The fact is, I cared less about the sport than I did about the friendship between the two young women, and the decisions I needed the protagonist, Juliet Townsend, to make. The women in the story had to care about running and quality shoes and things like that. What I really wanted to talk about was being on a team.

This all sounds very organized for a writer who prides herself on writing by the seat of her pants, but I’ve found that it’s best to take a little time to figure out the most important aspects of a protagonist’s character. I don’t write biographies or list out eye color and height or anything. Nothing so rigid. But I do want to know what the character wants more than anything else, what she would do for it, how far she might go—because I’m the one who has to take her there.

In Juliet’s case, I concentrated on her past life as a runner and her present stuck in a bad job and a bad life, all of which she blames on her former best friend. Clearly, she’s immature. She’s going to make other bad decisions. She’s going to say dumb things. She’s not going to see the big picture. See how quickly a single characteristic starts to build out a character’s life?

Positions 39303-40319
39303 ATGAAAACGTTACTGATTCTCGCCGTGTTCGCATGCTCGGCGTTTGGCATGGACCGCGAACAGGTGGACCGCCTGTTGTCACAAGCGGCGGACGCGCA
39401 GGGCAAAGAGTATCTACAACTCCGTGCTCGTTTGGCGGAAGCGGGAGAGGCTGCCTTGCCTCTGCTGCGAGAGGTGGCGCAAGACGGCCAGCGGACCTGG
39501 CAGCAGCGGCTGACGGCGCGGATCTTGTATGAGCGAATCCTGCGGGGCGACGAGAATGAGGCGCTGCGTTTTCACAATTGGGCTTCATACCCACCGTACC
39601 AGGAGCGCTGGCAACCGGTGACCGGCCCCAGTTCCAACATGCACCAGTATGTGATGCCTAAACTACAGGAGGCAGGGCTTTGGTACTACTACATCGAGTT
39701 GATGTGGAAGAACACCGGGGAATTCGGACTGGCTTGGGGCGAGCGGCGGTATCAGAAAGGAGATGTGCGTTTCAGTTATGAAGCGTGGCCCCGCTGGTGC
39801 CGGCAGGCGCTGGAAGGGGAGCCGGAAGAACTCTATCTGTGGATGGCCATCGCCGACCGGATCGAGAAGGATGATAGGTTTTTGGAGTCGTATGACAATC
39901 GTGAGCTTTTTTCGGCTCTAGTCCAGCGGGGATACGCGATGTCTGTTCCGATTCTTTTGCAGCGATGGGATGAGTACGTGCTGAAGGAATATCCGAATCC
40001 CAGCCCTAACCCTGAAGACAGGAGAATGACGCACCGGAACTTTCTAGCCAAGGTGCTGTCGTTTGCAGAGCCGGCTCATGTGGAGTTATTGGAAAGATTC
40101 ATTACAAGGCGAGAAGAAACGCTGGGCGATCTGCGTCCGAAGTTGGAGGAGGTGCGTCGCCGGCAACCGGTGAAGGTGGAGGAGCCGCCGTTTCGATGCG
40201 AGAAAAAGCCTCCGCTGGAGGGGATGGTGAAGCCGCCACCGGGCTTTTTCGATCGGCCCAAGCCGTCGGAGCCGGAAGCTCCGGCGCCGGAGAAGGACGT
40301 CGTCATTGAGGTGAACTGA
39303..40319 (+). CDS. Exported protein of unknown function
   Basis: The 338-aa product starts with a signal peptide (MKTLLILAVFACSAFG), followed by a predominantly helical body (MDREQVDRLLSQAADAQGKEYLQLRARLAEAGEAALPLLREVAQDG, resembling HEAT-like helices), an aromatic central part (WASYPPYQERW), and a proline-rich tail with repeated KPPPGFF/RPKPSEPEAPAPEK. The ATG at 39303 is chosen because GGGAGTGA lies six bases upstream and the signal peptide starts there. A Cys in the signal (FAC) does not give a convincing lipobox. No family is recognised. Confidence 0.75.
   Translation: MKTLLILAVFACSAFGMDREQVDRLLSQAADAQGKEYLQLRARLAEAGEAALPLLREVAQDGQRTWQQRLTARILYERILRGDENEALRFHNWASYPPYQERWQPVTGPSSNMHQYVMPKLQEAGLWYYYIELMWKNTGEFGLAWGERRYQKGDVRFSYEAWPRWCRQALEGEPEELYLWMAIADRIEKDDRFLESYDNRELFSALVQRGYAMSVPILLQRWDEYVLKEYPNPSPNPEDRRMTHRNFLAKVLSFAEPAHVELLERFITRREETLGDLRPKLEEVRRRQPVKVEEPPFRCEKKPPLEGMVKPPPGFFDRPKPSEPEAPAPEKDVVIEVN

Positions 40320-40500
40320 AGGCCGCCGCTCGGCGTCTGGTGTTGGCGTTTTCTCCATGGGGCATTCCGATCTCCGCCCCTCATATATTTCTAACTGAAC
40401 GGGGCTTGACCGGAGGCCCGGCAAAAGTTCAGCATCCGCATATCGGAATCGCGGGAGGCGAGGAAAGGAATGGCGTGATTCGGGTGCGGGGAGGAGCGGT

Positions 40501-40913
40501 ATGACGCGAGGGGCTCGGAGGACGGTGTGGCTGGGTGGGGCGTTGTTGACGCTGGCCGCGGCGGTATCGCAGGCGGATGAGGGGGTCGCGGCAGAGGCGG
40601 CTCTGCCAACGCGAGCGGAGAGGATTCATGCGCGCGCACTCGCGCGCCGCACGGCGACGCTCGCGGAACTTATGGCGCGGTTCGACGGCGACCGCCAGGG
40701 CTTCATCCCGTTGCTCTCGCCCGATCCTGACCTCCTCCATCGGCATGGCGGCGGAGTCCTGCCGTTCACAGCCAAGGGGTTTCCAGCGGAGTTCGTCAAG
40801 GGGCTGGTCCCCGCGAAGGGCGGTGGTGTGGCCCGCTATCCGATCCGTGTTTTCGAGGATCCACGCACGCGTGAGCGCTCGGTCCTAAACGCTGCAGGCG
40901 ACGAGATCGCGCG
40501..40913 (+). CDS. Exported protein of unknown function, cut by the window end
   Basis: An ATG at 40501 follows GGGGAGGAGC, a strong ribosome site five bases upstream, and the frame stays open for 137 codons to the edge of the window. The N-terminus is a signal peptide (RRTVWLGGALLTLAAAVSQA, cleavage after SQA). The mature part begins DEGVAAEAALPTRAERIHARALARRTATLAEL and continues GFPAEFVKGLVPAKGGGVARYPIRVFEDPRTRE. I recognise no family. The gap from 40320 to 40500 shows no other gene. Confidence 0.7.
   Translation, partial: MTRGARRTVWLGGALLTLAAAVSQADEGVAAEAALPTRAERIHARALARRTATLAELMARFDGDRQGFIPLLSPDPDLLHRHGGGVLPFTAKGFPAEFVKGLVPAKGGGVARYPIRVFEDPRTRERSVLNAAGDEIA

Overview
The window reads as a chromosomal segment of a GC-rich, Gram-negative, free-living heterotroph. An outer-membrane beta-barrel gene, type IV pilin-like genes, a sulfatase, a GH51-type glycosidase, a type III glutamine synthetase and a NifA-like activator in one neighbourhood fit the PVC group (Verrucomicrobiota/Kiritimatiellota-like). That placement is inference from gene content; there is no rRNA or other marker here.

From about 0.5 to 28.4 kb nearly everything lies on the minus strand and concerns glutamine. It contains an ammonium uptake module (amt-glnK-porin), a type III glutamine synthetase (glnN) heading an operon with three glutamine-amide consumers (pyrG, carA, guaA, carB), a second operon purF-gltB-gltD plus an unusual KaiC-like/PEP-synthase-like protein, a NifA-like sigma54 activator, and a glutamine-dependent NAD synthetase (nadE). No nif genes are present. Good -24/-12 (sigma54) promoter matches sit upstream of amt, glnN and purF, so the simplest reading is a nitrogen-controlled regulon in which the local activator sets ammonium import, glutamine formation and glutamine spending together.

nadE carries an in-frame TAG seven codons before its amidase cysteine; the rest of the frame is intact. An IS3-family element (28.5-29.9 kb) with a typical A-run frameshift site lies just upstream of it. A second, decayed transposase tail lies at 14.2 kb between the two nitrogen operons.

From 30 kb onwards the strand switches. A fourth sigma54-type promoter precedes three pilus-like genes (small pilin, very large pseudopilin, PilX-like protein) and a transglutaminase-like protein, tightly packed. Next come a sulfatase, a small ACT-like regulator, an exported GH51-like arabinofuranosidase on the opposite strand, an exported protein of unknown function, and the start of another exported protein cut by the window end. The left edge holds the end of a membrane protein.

This is all inside baseball (ha, more sports metaphors!) for writers. What I hope readers see is a woman a little young for her age, a little sheltered, a little too willing to take what she doesn’t have—a character who has the chance to grow, and will let readers run alongside her.

GIVEAWAY

Did you play sports in high school or where you on the yearbook staff? Leave a comment below and be entered for a chance to win a signed copy of LITTLE PRETTY THINGS.

About Lori Rader-Day

Lori Rader-Day is the author of the mystery, THE BLACK HOUR, published in 2014 by Seventh Street Books. They had so much fun working together, that they are doing it again: Her next mystery, LITTLE PRETTY THINGS, will be released by Seventh Street Books July 7, 2015.

Her fiction has been previously published in Ellery Queen Mystery Magazine, TimeOut Chicago, Crab Orchard Review, Freight Stories, and in the anthology Dia de los Muertos (Elektrik Milkbath Press), and others. Bestselling author Jodi Picoult chose her story as the grand prize winner of Good Housekeeping’s first fiction contest.